A few people who I have exchange PM's with "know" me. However, since I am searching for work it would not be wise to give potential employers reasons not to hire me such as my disdain for Tim Horton's Latte's and their lasagna casserole, etc. Unfortunately honesty is not always the best policy for getting hired.


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PostPosted: Sat Feb 18, 2012 11:02 am 
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Bruce_Sharp wrote:
For posterity ...

KGC wrote:


Bruce_Sharp wrote:
P.S. Don’t be so shy, let us know who you are !


A few people who I have exchange PM's with "know" me. However, since I am searching for work it would not be wise to give potential employers reasons not to hire me such as my disdain for Tim Horton's Latte's and their lasagna casserole, etc. Unfortunately honesty is not always the best policy for getting hired.


Why are you making fun of the fact that I'm looking for work and my concern that honest comments I've left on this site could harm my chances at landing employment with said companies?


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PostPosted: Sat Feb 18, 2012 11:06 am 
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darnold wrote:
[
Please read the business plan!
-dan


Dan

With all due respect if you had read my (and I assume your post was directed at me and not freemantrail) earlier posts you would not have led with this! I read the Business Plan, I posted on this forum, on my own website, and I communicated with the Town on my views all prior to the vote! I also attended the Council meeting at which the Plan was discussed and the point I made in that post you are commenting on was actually made by the Consultant responsible for the Plan!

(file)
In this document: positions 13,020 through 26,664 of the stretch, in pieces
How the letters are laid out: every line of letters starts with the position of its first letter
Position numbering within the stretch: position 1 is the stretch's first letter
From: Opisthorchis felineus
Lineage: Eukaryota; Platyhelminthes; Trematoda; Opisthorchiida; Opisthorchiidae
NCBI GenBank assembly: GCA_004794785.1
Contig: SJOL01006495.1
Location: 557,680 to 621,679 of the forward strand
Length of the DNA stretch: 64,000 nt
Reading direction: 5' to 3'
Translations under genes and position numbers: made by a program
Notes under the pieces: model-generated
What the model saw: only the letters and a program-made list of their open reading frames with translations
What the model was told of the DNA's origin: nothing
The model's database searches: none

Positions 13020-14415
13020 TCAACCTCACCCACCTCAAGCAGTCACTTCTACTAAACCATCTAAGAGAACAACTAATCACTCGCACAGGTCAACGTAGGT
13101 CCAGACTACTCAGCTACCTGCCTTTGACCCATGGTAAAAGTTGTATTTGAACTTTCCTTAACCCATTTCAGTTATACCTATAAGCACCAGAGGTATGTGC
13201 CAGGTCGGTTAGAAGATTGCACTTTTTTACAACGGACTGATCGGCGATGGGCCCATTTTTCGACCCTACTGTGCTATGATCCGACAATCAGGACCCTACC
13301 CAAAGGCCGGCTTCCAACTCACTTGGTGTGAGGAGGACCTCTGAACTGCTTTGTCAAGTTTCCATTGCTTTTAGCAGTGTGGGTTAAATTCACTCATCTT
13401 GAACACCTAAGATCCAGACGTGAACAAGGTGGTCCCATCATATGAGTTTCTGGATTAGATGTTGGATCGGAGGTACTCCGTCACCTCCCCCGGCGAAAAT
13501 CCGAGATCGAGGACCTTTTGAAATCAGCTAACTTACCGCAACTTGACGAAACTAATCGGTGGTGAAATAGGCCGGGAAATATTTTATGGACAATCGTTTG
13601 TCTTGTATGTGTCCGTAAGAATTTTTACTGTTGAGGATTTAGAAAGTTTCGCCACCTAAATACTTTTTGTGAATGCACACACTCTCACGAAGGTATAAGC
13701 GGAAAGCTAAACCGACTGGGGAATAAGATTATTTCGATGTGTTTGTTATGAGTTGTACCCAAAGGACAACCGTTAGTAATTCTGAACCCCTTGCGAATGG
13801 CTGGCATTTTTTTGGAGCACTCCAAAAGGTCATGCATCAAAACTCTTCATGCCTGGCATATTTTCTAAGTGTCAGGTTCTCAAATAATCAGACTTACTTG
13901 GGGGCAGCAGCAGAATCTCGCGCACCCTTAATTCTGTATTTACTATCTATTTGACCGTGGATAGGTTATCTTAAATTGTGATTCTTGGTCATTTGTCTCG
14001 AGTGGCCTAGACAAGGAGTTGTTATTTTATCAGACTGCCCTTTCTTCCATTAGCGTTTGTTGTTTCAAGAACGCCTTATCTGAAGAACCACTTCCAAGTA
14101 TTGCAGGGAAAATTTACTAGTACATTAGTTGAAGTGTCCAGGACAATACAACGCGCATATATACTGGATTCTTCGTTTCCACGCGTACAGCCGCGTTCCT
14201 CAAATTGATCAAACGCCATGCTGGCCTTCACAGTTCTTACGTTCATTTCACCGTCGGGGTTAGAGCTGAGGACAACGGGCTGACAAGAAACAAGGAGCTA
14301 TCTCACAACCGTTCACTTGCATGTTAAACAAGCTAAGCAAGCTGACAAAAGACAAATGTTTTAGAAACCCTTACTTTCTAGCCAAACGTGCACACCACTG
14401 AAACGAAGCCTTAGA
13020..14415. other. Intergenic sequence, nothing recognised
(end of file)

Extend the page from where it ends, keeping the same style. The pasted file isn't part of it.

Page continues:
I have prepared enough Business Plans in my career to understand the process. At one stage in my career it was my primary function. If I had a project that I was committed to believe me the Plan was solid and defensible whether prepared by my own staff or by outside consultants. Staff were committed to this project and from the earliest of times the majority of Council supported it and the Business Plan was largely predictable!

The decision has been made and subject only to the zoning issue it will happen. I am not into "farting against thunder" but rather in my recent posts I am merely seeking to ensure that we give this project the best chance of succeeding! A Business Plan is always based on forecasts and assumptions prior to its acceptance by Council I, as others have also done, challenged some of those estimates and assumptions having read the Plan.

While I may not agree that the Velodrome is the right thing for Milton as a taxpayer I recognise that it is important that the Town do the right things to ensure that the Business Plan becomes a reality. Right things such as ensuring it is located in the right place and that is managed in the best possible manner!

I trust that clarifies for you both my position and my motives.

Martin

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www.MartinCapper.com